Software availability

The bottleneck steps of HelixMC have been optimized in C (using Cython); a typical single-point HelixMC calculation for a DNA/RNA helix of experimental length (few kilo-base-pairs) takes minutes to hours on a standard desktop computer (Table S15). HelixMC is coded in Python in an object-oriented fashion that allows easy modification and extension, is free and open-source (, and enables fast and accurate predictions with available computational power.

Validation of the link calculations

We numerically tested the validity of the link calculations above by comparing simulated link values to the bead rotations (Fig. 8A). Here the “bead rotation” is defined as the angle between the y-axis of the global coordinate and the projection of the ribbon vector of the last base-pair to the xy-plane. This is equivalent to attaching a virtual bead along the ribbon vector of the last base-pair and observing its rotation, analogous to recent single-molecule tweezers experiments [17]. For better comparison, in Fig. 8A we folded the computed link into the range of [−π, π), and found that the experimentally observed bead-rotation indeed corresponds to the link. The match between the link and the bead rotation was close but not exact (RMSD of 4.5°), because the normal vector of the last base-pair did not point exactly to +z during the simulation; this discrepancy induces negligible error in computed helix mechanical properties.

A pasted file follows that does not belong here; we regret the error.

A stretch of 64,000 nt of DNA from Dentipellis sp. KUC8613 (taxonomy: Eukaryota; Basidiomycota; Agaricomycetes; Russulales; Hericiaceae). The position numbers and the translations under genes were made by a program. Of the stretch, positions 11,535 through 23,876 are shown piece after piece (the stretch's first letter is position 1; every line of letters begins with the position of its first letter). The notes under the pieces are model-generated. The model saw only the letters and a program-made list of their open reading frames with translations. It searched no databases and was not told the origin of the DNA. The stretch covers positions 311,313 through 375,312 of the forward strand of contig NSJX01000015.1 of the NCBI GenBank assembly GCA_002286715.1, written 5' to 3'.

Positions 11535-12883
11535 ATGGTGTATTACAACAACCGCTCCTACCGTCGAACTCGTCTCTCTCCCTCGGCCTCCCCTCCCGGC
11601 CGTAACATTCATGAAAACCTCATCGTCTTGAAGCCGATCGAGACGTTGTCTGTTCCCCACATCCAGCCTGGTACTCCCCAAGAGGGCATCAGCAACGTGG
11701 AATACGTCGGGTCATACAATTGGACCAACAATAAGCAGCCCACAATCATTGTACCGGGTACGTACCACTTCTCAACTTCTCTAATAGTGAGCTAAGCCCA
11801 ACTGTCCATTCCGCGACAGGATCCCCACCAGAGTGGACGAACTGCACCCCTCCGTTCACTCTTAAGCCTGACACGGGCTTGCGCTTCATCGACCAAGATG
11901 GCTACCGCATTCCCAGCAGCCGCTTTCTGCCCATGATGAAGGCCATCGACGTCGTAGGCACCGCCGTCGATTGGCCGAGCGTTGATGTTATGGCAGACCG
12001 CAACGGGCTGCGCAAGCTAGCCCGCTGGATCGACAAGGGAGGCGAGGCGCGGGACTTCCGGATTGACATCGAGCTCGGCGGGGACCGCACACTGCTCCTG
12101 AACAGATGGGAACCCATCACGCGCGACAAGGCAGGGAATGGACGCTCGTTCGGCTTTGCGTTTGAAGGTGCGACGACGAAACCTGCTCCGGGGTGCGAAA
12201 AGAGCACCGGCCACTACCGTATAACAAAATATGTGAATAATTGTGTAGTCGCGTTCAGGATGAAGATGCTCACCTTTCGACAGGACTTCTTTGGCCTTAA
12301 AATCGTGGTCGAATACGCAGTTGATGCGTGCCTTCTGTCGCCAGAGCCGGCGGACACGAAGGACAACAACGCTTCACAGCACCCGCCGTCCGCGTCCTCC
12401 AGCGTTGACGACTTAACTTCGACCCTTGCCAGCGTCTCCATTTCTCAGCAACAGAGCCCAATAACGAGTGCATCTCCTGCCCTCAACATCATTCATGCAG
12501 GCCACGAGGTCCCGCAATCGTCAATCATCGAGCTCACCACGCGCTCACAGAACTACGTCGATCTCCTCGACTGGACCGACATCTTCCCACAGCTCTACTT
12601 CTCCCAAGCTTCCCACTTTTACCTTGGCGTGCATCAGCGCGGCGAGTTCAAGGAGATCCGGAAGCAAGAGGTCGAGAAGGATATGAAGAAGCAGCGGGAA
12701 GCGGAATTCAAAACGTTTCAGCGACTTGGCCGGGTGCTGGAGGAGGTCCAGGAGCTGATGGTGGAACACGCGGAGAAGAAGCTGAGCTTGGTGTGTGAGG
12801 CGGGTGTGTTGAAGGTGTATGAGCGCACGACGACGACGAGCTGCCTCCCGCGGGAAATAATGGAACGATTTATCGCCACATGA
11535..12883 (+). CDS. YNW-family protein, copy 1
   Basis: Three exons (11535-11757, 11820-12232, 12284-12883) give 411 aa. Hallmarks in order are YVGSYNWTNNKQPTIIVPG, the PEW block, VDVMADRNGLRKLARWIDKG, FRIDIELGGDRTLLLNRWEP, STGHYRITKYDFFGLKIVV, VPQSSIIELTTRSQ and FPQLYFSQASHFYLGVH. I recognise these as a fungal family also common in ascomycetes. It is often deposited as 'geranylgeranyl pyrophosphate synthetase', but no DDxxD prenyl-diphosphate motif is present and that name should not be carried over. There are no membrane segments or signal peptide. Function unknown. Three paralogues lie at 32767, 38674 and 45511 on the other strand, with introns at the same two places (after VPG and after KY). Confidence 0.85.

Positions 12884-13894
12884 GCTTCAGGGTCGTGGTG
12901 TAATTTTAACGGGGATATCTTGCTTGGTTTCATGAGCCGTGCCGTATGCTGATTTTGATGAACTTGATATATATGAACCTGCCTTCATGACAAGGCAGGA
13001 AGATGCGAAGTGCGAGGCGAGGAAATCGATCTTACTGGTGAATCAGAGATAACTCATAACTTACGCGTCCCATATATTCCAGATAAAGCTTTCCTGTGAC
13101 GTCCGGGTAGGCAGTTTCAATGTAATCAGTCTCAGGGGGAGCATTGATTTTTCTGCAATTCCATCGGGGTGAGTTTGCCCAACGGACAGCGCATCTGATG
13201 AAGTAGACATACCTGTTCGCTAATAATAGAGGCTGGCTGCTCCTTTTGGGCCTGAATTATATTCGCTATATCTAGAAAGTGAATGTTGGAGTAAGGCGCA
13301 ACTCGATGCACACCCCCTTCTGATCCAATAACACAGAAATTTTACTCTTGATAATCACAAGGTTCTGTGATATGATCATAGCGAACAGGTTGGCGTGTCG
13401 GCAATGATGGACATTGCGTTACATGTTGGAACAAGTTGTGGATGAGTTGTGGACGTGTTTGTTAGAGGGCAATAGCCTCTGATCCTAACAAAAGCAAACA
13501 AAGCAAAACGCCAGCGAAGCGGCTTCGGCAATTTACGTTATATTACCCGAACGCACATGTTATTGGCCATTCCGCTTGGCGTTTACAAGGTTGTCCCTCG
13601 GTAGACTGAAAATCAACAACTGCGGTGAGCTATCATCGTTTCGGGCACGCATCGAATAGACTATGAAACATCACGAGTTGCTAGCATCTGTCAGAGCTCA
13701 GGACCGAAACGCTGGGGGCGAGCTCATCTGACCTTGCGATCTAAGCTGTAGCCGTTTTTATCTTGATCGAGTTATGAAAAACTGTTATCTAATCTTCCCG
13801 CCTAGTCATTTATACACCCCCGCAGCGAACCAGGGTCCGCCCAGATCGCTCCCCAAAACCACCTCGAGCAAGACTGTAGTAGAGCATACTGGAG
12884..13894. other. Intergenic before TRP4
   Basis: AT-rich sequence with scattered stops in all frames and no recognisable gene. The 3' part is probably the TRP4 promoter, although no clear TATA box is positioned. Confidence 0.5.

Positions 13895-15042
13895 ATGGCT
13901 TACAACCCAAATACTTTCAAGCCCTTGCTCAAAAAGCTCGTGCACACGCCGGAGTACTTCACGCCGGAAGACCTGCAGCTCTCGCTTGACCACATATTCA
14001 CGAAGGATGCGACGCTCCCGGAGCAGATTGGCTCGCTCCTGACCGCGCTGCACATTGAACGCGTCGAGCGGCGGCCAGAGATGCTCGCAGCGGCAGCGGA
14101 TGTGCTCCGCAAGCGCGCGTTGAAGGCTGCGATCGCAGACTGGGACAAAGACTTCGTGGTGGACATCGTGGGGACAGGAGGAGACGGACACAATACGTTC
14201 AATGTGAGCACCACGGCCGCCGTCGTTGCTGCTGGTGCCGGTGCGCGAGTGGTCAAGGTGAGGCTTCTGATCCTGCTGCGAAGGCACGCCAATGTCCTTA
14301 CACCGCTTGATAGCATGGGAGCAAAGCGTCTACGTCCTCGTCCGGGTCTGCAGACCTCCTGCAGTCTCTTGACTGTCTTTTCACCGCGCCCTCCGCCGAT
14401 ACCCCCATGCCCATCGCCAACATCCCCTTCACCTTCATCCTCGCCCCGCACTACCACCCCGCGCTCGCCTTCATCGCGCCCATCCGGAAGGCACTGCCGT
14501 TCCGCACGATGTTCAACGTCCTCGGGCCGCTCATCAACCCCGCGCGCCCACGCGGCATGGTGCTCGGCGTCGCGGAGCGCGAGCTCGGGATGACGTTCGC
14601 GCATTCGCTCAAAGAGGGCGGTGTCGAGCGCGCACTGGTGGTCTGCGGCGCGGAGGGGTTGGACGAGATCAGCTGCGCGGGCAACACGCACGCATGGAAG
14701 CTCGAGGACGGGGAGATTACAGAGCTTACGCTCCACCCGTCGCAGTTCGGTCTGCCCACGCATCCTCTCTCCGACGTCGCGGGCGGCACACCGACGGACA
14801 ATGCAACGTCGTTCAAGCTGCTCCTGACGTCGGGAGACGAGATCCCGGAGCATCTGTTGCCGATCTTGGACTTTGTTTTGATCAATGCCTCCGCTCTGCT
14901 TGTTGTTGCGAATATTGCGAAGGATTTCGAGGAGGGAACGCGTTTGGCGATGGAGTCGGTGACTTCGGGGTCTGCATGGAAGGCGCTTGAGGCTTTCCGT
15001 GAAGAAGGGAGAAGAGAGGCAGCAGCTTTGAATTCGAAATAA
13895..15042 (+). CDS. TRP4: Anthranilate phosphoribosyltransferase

Figure 8. Validation of the link calculations.

(A) Plot of calculated link vs. bead rotation in DNA simulation with 7 pN stretching force and no link constraint. The red line is the function y = x. The link is folded into the range of 0 to 1 turn for better comparison. RMSD of the calculated link is 5.7°. (B) Plot of Fuller writhe vs. exact writhe in DNA simulation with 0.1 pN stretching force and no link constraint. The separation of two turns between parallel traces demonstrates that Fuller writhe is only correct modulo 4π in this criteria. (C) RMSD for Fuller writhe at different stretching forces with no link constraint. Black: DNA; Red: dsRNA. (D) RMSD for Fuller writhe at different link constraints in simulations at 7 pN stretching force.